Plucking Penney From the Scrap Heap

Last year at this time, if anyone was discussing J.C. Penney at all, it was generally to disparage the company as its operations turned negative and its stock headed south. Arne Alsin saw something else: a company with new management that had turned around several hounds and made some much-needed changes. So far, Alsin has been dead on.

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By Bill Mann (TMF Otter)
August 27, 2001

My "You've got to be kidding me" call of the year has to go to Arne Alsin, head of Alsin Capital Management and contributor to TheStreet.com. Last December, when J.C. Penney (NYSE: JCP) was trading at $10 and change he called it a top turnaround candidate for 2001.

The company now sits at $25.

Everyone gets a flash in the pan once in a while, right? Heck, tech stocks used to go up 150% in a day, and now that they're down Alsin is just benefiting from an investor flight to safety. Well, maybe, but who was calling J.C. Penney a "safe stock" in 2000? Many four-letter words were being used to describe Penney's stock, but "safe" was not one of them.

Alsin did some great fundamental research, and he deserves to be praised for it. Last year, Penney's business looked like it was collapsing -- just one more big retailer that had simply failed to change with the times. Its brothers in arms, Kmart (NYSE: KM) and Sears (NYSE: S), were right there with it.

Follow the CEO
But Alsin did something very smart: He followed the CEO. In this case, Penney's incoming CEO, Allen Questrom, had already performed CPR on retailers Federated Department Stores (NYSE: FD) and Barneys, which is a private company. Alsin bet that Questrom had not lost his touch, and that Penney was a vessel with potential for recovery. (Our recent special feature on "How to Evaluate Management" has more on this topic.)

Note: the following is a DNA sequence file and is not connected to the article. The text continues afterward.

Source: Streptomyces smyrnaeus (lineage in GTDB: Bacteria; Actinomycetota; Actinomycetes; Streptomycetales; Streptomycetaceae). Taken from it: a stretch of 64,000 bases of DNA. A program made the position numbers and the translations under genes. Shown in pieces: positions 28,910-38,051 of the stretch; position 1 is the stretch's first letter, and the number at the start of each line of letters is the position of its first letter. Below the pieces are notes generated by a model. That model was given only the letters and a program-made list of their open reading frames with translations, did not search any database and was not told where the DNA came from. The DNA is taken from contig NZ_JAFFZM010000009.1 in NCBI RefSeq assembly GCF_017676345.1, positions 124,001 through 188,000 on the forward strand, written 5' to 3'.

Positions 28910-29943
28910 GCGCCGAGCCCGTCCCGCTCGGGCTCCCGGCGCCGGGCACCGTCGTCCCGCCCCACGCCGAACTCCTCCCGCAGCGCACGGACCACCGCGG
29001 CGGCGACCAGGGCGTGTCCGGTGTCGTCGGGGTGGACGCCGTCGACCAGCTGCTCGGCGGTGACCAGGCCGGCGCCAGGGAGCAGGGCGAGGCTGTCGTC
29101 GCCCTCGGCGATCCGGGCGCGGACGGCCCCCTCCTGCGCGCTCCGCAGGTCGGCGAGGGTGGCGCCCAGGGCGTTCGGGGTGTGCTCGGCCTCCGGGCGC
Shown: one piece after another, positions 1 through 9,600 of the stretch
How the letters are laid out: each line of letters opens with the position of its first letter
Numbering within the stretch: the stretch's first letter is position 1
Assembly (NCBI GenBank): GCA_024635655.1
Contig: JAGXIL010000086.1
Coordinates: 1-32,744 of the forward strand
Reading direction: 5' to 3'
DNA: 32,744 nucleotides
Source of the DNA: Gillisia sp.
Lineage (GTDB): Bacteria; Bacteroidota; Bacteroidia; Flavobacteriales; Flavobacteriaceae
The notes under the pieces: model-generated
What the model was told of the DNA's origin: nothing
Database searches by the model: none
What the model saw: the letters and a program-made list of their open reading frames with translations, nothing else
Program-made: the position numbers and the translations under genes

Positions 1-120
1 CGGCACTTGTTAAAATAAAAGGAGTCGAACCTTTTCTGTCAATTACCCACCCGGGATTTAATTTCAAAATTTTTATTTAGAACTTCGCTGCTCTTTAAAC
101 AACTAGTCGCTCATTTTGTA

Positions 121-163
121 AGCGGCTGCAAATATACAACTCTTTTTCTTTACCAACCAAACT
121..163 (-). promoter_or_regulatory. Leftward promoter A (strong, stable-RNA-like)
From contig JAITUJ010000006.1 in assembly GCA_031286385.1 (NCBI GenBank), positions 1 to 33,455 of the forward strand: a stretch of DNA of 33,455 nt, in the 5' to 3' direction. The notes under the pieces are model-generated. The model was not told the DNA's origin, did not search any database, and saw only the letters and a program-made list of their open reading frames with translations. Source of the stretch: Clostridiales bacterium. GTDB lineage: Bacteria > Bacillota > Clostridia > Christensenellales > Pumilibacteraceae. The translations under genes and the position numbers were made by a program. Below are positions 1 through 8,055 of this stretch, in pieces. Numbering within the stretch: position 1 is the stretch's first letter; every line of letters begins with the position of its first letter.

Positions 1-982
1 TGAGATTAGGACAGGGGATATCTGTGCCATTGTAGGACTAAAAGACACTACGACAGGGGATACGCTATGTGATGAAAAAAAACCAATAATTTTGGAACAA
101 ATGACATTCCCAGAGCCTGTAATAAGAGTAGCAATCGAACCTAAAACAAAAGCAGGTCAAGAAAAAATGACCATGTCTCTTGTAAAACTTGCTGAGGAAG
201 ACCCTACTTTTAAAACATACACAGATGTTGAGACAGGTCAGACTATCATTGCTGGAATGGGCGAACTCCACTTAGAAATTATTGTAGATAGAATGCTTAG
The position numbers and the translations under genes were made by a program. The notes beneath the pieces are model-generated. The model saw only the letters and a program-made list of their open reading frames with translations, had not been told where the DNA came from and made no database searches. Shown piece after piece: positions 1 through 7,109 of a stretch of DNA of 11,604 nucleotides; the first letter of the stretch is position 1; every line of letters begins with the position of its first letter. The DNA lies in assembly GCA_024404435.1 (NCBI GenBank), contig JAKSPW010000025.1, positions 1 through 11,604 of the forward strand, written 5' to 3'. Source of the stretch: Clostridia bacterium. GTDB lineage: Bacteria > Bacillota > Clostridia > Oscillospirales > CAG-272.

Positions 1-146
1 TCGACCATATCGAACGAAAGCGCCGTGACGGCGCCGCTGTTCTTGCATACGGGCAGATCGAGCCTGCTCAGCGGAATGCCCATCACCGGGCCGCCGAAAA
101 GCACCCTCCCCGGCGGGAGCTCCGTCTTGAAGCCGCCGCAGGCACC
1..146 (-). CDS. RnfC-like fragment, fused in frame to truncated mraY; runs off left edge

The most important issues Alsin picked up on were the company's profit margins and same-store sales growth, both of which were miserable through the late 1990s, even in comparison to the company's peer group, among whom 5% net margins are essentially unheard of. But Penney's was running at a slight net operating deficit. The question then became: What underlying strength could the enterprising investor have perceived?

Penney's new management was rapidly delivering its balance sheet. Where long-term debt was $6.5 billion in October 1999, it was down to $5.4 billion by the same time in 2001. The money saved on interest payments alone in 2000 came out to $145 million. This debt retirement caused a drop in capital-to-debt ratios in the year, but would also pay excellent dividends in the form of avoided cost of capital.

The other promising trend in Penney's financials was a dramatic lowering in both receivables (money owed by customers) and inventories. Some receivable reduction came due to Penney's exit from its credit card operations, but another factor also began to pay off: Merchandising decisions were, for the first time, being made centrally as opposed to by individual stores. This allowed the company to take advantage of its size in regard to its purchases, and should help Penney become more responsive to ever-changing styles. Using its former method, Penney was getting murdered by fashion risk.

These days investors seem to be taking another look at J.C. Penney -- as well as Sears and Kmart -- as each continues trying to re-establish themselves in the low- to middle-ground of retailers. Each has a long way to go. I received an email the other day titled "Note from Australia: Sears sucks."

But Alsin had the right idea last year: Look at companies everyone else hates -- or, even better, ignores -- and see if any of them have signs of hidden value or potential. It's not an easy way to invest, but it can pay off nicely when you do your homework.

Bill Mann's favorite Steve Forbes quote is "Rage Against the Machine is here!" At time of publishing, Bill owned none of the companies mentioned in this article. The Motley Fool is investors writing for investors.

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